Planning a tour…

We took time out in Cape Town to catch up with Alex Lawson, Head of Strength & Conditioning, for an insight into the planning that went into the two- week trip to South Africa.

Taking a touring party to another continent for two weeks for a multi base, two game tour must take a considerable amount of planning. Could you give us a summary of the challenges that you have to take into account from an S&C point of view?

“Initially, it’s about trying to gather as much information as you can, trying to work on previous experiences, be that your own travel or the experience of the coaches or staff, speaking to other Regions, speaking to players. You need to have as much information as you can, establish what has worked well previously and what doesn’t.

“We’ve been to Bloemfontein previously so that part of the trip is fairly straightforward. We knew the facilities available to us, and how they suit our needs. Personally, I’ve never been to Cape Town before, or Port Elizabeth, so gathering information from some of our management to get their insight was very useful.

“There are many different things to take into account, what our specific requirements are given the logistics of the long travel, the training days and the equipment needed, and, on a trip like this the transition between places, be that city to city or, internally from hotel to training venue.

“Researching the hotel is vital as that is where the most time is spent. Following long journeys recovery is the priority, we usually emphasise pool recovery and ice baths, but just allowing the players time to relax, eat well and sleep will aid the recovery process. For a longer stay like this, a quality rugby pitch and suitable gym facilities are needed make sure we don’t detrain and can prepare for the game. The travel and fatigue levels can restrict the amount of training you can do, so a quality facility close to the hotel helps reduce any additional travel volume. If the logistics are easy then at least you can be better prepared to train with intensity to mimic the game.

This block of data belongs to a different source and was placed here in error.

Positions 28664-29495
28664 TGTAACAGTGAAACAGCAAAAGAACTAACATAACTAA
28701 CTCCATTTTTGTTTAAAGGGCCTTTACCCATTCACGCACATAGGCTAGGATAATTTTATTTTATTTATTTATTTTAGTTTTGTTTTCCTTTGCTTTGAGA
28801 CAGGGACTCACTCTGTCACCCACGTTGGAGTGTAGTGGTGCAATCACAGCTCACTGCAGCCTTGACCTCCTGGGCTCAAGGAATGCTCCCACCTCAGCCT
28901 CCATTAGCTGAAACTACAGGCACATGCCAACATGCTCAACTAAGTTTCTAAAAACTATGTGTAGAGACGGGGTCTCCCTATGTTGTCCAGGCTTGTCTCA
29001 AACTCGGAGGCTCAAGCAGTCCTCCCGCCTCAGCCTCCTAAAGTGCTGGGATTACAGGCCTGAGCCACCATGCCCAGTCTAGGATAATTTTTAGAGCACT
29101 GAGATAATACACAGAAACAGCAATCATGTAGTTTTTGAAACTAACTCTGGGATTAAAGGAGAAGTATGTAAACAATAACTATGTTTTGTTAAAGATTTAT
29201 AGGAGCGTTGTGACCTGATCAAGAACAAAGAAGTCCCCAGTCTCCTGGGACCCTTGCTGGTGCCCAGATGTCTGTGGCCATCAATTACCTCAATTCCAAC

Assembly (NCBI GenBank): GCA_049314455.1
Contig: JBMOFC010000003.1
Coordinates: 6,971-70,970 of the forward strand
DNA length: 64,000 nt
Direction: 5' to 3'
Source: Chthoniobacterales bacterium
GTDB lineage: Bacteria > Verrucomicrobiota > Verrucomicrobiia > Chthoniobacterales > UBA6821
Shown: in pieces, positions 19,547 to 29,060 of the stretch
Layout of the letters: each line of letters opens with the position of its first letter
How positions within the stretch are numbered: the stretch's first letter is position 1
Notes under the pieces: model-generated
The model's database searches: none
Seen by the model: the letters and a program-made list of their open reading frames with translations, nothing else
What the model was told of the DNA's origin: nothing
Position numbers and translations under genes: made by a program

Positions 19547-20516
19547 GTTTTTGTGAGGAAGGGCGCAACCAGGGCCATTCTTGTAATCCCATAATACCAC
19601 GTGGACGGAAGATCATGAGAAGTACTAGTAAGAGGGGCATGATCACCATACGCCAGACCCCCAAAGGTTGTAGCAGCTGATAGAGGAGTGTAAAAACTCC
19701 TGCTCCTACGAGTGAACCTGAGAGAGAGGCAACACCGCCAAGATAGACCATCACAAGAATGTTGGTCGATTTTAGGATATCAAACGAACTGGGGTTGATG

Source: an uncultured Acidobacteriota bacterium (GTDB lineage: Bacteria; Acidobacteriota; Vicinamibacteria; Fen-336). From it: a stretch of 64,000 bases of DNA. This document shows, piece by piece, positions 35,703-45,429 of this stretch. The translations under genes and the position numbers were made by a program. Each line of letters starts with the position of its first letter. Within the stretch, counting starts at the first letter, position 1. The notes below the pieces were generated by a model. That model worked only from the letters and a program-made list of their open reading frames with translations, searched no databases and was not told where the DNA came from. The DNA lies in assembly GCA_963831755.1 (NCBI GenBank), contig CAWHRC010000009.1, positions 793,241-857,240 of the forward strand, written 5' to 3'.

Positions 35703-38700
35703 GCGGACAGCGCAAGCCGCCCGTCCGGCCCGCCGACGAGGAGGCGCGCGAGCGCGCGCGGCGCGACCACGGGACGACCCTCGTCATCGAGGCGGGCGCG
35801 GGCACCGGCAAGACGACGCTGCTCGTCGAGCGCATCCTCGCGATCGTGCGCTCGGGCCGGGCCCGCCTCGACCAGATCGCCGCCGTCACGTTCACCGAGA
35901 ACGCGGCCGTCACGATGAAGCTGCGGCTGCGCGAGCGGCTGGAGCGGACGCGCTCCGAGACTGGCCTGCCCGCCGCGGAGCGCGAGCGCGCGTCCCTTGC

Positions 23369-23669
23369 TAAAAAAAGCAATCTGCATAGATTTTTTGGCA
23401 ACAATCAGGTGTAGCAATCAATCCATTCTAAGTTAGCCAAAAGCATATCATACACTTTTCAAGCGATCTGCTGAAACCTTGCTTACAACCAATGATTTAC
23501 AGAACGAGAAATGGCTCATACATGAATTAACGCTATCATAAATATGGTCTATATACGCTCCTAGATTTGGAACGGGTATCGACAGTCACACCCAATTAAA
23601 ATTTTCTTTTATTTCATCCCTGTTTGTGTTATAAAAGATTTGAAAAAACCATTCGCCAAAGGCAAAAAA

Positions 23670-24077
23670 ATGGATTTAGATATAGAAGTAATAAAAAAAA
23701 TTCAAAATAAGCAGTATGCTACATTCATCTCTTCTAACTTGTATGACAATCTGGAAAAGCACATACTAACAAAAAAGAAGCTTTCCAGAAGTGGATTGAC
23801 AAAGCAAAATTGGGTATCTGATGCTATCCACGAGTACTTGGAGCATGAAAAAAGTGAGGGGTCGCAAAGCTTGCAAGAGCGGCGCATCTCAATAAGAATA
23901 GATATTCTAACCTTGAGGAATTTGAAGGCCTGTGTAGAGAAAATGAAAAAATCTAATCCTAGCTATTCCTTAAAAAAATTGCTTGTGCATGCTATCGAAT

“We also have to keep in mind that, down here for example, the conditions are different to what we are used to, pitches are drier and harder, it’s warmer than we are used to. All those factors can cause issues that may impact on the players ability to train and play at their best. The management team facilitates the players to recover quickly, to perform well. The players actually drive the standards and are extremely professional with their preparation.”

Going into Bloemfontein last week, how much was altitude an issue that had to be taken into consideration?

“Altitude was a factor when in Bloemfontein. It’s 1,395 m above sea level, which is not extreme but it’s much higher than our players are exposed to most of the season. The weather is also several degrees warmer than ours at this time of year, so on the Thursday, Friday and Monday before we left, we tried to acclimatise the players through heat exposure during training sessions, which was worthwhile. That’s as simple as wearing extra layers during training, fortunately the weather was kind and we had some warmer weather. We didn’t make a big deal of it, we just created some awareness of the conditions.